Lidia Thorpe just managed the biggest bait-and-switch in Australian political history.
Thorpe hooked Australian voters on the idea of electing her as a strong Greens senator at the last election. Now those same voters discover they have bought something utterly different.
Did she dud Australians at the election? Thorpe ended her statement to the media on Monday without taking that or any other questions.
This is a spectacular and shameless act of political desertion that weakens the Greens, resets calculations about crossbench power in the Senate and crowns a new and wildly unpredictable independent in parliament.
It is a wonderful deal for Thorpe, whose term in the upper house continues to 2028 and who now gains total freedom to speak as she wants without answering to a party organisation or the branch members who helped install her in parliament.
But it is a disaster for the Greens. It is hugely damaging to Adam Bandt who led the party to a strong result last May and now looks like a leader who cannot keep his party together. How many Greens members will leave with Lidia?
And it is humiliating for the senior Greens who decided Thorpe deserved the party’s support even though she had not worked her way through the ranks like other contenders for a Senate seat of great value.
Thorpe soared to political office when the party chose her to run for the Victorian state seat of Northcote at a byelection in 2017, but she lost to Labor at the general election the next year.
The Greens chose to elevate her again in 2020 when she replaced Di Natale when he resigned from parliament in November that year. The party gave her the great gift of being the incumbent senator when she led the Greens ticket in Victoria last May.
All parties have rats who desert the tribe, but Thorpe has ratted in rapid time. Mal Colston was a Labor senator for 24 years before quitting the party for the crossbench in 1999. Julian McGauran was a Nationals senator for 19 years before switching to the Liberals in 2006. Thorpe has jumped ship in two years and five months.
This weakens Thorpe’s credibility in parliament – it is hard to crusade for honesty in politics after a jump like this – but this rarely matters to politicians who choose to go it alone. She has always believed in her personal mission, not in the Greens, and some in the party always thought her departure was only a matter of time.
The greater damage is to the Greens because it has sold voters one thing and delivered them something else, the classic definition of a bait-and-switch in the retail trade.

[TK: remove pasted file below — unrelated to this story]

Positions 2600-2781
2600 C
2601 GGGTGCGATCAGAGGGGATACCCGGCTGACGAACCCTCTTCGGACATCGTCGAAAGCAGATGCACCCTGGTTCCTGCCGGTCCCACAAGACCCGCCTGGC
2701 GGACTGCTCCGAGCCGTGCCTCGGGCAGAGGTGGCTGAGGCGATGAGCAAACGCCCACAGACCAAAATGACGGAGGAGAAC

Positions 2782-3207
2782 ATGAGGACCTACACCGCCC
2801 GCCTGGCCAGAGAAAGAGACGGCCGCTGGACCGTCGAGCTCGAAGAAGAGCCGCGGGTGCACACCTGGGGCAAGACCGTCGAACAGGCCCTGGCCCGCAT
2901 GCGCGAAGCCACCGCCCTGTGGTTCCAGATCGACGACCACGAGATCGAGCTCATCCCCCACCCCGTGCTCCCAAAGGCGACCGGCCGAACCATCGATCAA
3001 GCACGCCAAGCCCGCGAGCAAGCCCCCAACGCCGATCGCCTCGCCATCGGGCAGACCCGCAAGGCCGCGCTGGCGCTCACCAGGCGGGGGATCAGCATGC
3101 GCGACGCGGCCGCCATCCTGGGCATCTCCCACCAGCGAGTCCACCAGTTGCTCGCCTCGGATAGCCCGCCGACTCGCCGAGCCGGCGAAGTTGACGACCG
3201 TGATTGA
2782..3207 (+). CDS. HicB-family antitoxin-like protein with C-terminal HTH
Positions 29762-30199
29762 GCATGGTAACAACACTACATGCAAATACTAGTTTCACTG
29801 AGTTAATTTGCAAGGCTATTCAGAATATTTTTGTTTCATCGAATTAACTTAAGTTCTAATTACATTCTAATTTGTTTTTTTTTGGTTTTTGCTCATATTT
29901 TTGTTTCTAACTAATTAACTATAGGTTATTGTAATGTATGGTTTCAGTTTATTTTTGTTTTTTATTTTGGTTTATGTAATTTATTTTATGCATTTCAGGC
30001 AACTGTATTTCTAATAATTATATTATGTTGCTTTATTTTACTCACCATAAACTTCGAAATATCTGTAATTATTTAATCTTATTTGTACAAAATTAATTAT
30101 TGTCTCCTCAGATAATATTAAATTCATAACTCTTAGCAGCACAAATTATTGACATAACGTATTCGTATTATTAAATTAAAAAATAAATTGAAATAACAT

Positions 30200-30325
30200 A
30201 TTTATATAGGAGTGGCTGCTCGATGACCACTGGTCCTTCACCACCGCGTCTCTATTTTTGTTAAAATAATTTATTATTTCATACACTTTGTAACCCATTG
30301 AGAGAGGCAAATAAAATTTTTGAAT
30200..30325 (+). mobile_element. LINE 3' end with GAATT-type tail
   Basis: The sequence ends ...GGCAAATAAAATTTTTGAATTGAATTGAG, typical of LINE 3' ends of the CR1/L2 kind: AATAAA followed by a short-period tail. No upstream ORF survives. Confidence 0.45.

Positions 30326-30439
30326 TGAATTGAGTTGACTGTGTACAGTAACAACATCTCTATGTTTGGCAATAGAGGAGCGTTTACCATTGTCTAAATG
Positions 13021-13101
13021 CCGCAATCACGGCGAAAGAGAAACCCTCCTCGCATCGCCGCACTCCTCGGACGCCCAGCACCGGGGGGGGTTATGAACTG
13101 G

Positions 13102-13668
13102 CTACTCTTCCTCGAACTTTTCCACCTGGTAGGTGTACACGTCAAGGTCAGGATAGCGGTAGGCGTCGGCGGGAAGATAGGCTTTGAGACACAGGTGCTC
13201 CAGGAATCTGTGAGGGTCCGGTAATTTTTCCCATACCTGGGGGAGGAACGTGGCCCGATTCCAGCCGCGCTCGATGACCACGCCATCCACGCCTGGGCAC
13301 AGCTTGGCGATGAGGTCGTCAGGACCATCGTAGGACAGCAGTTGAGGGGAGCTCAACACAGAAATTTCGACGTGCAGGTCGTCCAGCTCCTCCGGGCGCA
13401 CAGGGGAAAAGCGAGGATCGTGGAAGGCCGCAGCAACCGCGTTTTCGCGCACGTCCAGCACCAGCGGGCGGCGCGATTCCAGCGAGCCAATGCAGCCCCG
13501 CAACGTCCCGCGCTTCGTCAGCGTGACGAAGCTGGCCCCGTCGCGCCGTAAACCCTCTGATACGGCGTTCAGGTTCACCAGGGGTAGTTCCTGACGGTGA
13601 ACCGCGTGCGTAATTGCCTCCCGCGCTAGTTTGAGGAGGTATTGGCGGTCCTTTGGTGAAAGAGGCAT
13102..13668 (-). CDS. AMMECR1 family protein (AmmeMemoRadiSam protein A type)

The Greens gained 529,429 primary votes in the Senate race in Victoria, just short of a full quota, so Thorpe needed preferences (including from Labor) to gain her seat. The vast majority of the support was above the line for the party, not for her. She gained only 40,174 votes in her own name.
Thorpe cannot claim much of a mandate with those numbers.
Nobody can be sure how many of those voters, especially Greens members, like Thorpe more than the party. This could turn into a deep rupture over the direction of the Greens, if not an existential crisis, if Thorpe emerges as a popular champion for thousands of young people drawn to a harder line on Indigenous sovereignty, as many were at the January 26 protest marches.
But Thorpe is no champion. At least, not yet. She has been accused of bullying Indigenous elders like Aunty Geraldine Atkinson, for instance. There are clearly questions about her behaviour – and Bandt gave no assurances about this on Monday. “Do you believe Senator Thorpe has acted with propriety during her time as a Greens senator?” he was asked. He ducked the question. Twice.
Each side of the split has signed up to a non-disclosure agreement that suits them both. Bandt will not talk about any issues with Thorpe inside the party; Thorpe says she will not talk either. This is not expected to last long because Thorpe is a strong character with a strong voice; silence will not suit her.
The Voice that matters most, the Indigenous Voice to parliament, gains a boost from this upheaval. The Greens will be able to unify behind a position, most likely to support the Voice with concerns or caveats, when the polls clearly show the party’s members overwhelmingly support the change.
Rather than representing a divided party, Thorpe will speak for a narrow group on the edge of the debate. The campaign for the Voice will expand with the inclusion of Bandt and other Greens such as Dorinda Cox, the Western Australian senator who has described the Voice as a “unifying” reform. They will have a shared interest, with Prime Minister Anthony Albanese, in reminding voters that Thorpe speaks for a small minority.
A previous version of this story said Thorpe quit her party in record time. Jacqui Lambie and Glenn Lazarus both left the Palmer United Party in under a year.
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